You will remember the game of the 2 jars with red and blue marbles we played in Lecture 15.
If I had simply told you that I had taken a sample of marbles from one of the two jars, without showing its composition
to you, you should have said that the probability that such sample came from, say, jar A, would be 0.5 (since
it could equally well come from jar B). However, when I showed you the sample, I clearly gave you a little extra information:
the composition of the sample looked suspiciously identical to that of jar A (the same redtoblue ratio). Shouldn't
this extra information lead you to revise your estimated probability? For most of you it did, but only to a rather
conservative extent.
This is where Thomas Bayes
(1702  1761) comes in. He discovered a very important principle, now called Bayes' Theorem, which
allows one to revise one's a priori probabilities in light of new evidence. The probabilities so revised
are called a posteriori or posterior probabilities. The new evidence can come under various
guises: it could be new, independent evidence, or a new hypothesis, and so on. It is necessary to point out that,
while everybody agrees that new evidence should result in a revision of one's probabilities, the particular method
for doing so devised by Bayes has given rise to subtle disagreements, which however, we can not consider here.
A simple but good introduction to Bayes' Theorem and the controversies arising from it, together with very interesting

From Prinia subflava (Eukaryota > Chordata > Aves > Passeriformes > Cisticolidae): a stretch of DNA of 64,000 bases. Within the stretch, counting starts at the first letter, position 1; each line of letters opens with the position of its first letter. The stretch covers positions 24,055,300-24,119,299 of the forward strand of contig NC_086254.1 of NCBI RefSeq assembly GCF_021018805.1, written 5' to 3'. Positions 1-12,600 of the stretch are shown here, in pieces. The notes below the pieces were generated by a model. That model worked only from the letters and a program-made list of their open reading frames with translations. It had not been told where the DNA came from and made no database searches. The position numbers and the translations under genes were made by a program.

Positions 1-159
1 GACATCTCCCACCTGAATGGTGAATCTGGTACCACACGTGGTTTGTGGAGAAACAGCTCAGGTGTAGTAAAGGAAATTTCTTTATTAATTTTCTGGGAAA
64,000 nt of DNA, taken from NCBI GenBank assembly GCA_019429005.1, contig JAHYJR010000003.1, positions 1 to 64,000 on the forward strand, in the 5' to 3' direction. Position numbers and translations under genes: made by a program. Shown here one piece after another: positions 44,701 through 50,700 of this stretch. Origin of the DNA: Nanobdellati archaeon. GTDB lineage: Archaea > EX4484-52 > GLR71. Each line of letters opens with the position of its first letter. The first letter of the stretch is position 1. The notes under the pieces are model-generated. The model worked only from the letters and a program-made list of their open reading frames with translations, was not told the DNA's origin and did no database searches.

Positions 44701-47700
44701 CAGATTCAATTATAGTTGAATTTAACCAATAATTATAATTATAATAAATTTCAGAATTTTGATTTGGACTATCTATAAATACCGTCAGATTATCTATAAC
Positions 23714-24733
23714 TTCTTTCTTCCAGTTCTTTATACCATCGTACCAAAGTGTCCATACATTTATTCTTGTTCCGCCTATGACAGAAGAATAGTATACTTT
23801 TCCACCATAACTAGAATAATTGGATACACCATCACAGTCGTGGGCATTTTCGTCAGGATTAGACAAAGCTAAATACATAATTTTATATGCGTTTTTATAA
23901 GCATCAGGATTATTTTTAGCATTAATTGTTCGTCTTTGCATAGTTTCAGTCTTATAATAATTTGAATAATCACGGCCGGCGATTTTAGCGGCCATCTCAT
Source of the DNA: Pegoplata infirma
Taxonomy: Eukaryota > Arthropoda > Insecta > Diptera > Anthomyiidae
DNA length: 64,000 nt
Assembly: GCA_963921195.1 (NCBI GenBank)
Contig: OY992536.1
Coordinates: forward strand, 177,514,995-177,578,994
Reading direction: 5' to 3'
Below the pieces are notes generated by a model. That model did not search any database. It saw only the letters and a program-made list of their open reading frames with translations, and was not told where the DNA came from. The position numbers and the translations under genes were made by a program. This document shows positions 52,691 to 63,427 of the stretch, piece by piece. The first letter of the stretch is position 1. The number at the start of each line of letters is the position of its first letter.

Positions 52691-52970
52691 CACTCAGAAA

examples, is the article
In Praise of Bayes, which first
appeared on The Economist.
We will now return to the threecard game. Can you apply some of the above considerations to it? Here is the
the answer: the chance that the nonshowing side of the card is red is 2 to 1, or 0.666. What is interesting
is that most people say 0.5. In other words, most people respond as if they had not been told anything about the cards,
except that the back of card in question can be either red or white. In such case the correct answer would indeed be 0.5.
Can you explain why the correct answer to the problem, as stated, is 0.666 or 2/3?
The theory of probability and, more generally, statistics, play a central role in our lives, even though we do not
realize it. After all, there are very few things which are certain in our world (except of course death and taxes …).
Most of our life, personally and collectively, depends on somehow assessing the relative likelihood of various events,
on establishing priorities, on evaluating risks, and so on. We must do so in the absence of full information,
in the real presence of various degrees of ignorance. A discussion of these topics lies outside the scope of
this course, and we must resort to simpler, more idealized situations to glimpse the importance of the probability
and statistics. Consider for example the famous Monty Hall or Let's Make a Deal
problem. I suggest you visit two webpages where the problem is clearly stated: The Let's Make a Deal Applet
and The Monty Hall Problem
"This paradox is related to a popular television show in the 1970's. In the show, a contestant was given a choice
of three doors of which one contained a prize. The other two doors contained gag gifts like a chicken or a donkey.
After the contestant chose an initial door, the host of the show then revealed an empty door among the two unchosen